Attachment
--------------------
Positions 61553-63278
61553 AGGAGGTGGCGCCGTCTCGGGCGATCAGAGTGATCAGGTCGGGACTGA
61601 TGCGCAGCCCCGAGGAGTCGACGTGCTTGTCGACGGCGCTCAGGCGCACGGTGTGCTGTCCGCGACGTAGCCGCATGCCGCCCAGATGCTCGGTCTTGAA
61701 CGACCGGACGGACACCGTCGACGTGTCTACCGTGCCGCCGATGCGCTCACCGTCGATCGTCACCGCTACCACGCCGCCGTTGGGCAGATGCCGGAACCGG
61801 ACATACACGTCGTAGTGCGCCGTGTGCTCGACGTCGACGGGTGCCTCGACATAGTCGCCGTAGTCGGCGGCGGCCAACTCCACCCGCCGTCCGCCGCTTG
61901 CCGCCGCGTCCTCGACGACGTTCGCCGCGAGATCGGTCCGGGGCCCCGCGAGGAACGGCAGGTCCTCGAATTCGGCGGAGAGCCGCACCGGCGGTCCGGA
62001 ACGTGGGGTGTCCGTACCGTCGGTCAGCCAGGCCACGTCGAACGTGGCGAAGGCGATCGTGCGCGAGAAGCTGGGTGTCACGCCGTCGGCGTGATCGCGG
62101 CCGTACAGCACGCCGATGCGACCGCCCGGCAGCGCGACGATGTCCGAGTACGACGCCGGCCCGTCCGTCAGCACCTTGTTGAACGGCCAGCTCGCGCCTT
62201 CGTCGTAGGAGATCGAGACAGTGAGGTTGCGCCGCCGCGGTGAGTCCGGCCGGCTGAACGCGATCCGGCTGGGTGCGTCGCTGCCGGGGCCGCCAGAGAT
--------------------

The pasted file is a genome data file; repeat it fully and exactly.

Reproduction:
Positions 61553-63278
61553 AGGAGGTGGCGCCGTCTCGGGCGATCAGAGTGATCAGGTCGGGACTGA
61601 TGCGCAGCCCCGAGGAGTCGACGTGCTTGTCGACGGCGCTCAGGCGCACGGTGTGCTGTCCGCGACGTAGCCGCATGCCGCCCAGATGCTCGGTCTTGAA
61701 CGACCGGACGGACACCGTCGACGTGTCTACCGTGCCGCCGATGCGCTCACCGTCGATCGTCACCGCTACCACGCCGCCGTTGGGCAGATGCCGGAACCGG
61801 ACATACACGTCGTAGTGCGCCGTGTGCTCGACGTCGACGGGTGCCTCGACATAGTCGCCGTAGTCGGCGGCGGCCAACTCCACCCGCCGTCCGCCGCTTG
61901 CCGCCGCGTCCTCGACGACGTTCGCCGCGAGATCGGTCCGGGGCCCCGCGAGGAACGGCAGGTCCTCGAATTCGGCGGAGAGCCGCACCGGCGGTCCGGA
62001 ACGTGGGGTGTCCGTACCGTCGGTCAGCCAGGCCACGTCGAACGTGGCGAAGGCGATCGTGCGCGAGAAGCTGGGTGTCACGCCGTCGGCGTGATCGCGG
62101 CCGTACAGCACGCCGATGCGACCGCCCGGCAGCGCGACGATGTCCGAGTACGACGCCGGCCCGTCCGTCAGCACCTTGTTGAACGGCCAGCTCGCGCCTT
62201 CGTCGTAGGAGATCGAGACAGTGAGGTTGCGCCGCCGCGGTGAGTCCGGCCGGCTGAACGCGATCCGGCTGGGTGCGTCGCTGCCGGGGCCGCCAGAGAT